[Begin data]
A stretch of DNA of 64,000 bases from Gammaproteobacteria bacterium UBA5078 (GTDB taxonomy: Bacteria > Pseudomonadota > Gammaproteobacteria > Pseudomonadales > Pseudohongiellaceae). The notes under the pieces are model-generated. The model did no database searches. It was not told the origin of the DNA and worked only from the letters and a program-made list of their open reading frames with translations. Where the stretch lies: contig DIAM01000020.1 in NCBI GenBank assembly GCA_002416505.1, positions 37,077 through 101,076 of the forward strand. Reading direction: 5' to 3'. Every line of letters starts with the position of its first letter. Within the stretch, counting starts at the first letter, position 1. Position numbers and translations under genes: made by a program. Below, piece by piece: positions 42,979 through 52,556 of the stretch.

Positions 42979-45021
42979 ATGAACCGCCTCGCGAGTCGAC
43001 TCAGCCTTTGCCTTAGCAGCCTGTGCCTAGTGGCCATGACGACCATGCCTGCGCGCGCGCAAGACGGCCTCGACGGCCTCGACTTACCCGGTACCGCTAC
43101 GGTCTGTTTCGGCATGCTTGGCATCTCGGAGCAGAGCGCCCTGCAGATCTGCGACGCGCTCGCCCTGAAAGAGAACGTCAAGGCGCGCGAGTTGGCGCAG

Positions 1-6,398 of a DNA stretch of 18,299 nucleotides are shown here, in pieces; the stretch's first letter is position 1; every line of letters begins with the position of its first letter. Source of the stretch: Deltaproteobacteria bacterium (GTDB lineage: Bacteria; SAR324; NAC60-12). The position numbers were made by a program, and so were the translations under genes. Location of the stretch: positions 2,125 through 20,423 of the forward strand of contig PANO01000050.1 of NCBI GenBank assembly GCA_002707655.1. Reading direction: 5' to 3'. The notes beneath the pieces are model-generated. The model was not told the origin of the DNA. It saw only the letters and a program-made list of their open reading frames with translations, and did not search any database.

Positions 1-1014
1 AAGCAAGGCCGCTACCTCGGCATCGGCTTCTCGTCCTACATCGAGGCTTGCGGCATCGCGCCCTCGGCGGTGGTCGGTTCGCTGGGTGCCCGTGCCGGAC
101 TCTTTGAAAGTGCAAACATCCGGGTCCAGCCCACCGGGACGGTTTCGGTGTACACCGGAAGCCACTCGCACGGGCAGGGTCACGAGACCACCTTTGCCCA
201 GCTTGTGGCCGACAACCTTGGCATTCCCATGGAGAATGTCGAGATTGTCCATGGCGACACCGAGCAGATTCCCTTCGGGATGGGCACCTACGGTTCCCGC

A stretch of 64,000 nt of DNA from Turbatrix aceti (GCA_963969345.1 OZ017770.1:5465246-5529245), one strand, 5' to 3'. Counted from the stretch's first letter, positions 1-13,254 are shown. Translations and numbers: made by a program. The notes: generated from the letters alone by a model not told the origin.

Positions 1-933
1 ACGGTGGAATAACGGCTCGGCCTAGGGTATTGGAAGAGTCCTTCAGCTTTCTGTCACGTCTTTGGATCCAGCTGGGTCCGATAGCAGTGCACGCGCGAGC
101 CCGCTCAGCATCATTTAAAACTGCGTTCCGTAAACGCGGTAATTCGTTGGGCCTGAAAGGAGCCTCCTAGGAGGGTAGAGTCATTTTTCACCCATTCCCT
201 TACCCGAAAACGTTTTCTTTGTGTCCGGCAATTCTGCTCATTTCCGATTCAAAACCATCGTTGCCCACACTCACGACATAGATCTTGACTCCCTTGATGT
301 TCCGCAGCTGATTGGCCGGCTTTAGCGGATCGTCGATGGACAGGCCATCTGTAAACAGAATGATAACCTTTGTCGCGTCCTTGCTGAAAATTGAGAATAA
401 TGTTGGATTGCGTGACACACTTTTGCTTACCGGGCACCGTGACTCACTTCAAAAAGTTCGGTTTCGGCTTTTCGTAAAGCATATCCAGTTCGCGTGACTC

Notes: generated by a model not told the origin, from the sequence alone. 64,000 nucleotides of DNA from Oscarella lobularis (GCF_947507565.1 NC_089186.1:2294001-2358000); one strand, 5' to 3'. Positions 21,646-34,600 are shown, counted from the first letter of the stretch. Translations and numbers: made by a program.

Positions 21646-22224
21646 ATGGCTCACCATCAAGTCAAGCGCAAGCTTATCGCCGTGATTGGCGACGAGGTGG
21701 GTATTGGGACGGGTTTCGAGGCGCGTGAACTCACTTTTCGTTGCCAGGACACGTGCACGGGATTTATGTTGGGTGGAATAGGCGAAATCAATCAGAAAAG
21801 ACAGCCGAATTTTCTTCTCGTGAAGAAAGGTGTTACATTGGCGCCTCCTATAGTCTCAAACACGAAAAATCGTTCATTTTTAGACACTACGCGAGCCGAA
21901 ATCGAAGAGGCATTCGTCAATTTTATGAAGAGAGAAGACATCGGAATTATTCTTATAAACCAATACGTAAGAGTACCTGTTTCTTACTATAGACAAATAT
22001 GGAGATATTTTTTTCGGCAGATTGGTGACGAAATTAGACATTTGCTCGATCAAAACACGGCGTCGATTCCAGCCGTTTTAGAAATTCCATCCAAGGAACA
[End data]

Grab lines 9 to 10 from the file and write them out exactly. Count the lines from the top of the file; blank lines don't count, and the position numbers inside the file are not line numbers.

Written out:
101 TCTTTGAAAGTGCAAACATCCGGGTCCAGCCCACCGGGACGGTTTCGGTGTACACCGGAAGCCACTCGCACGGGCAGGGTCACGAGACCACCTTTGCCCA
201 GCTTGTGGCCGACAACCTTGGCATTCCCATGGAGAATGTCGAGATTGTCCATGGCGACACCGAGCAGATTCCCTTCGGGATGGGCACCTACGGTTCCCGC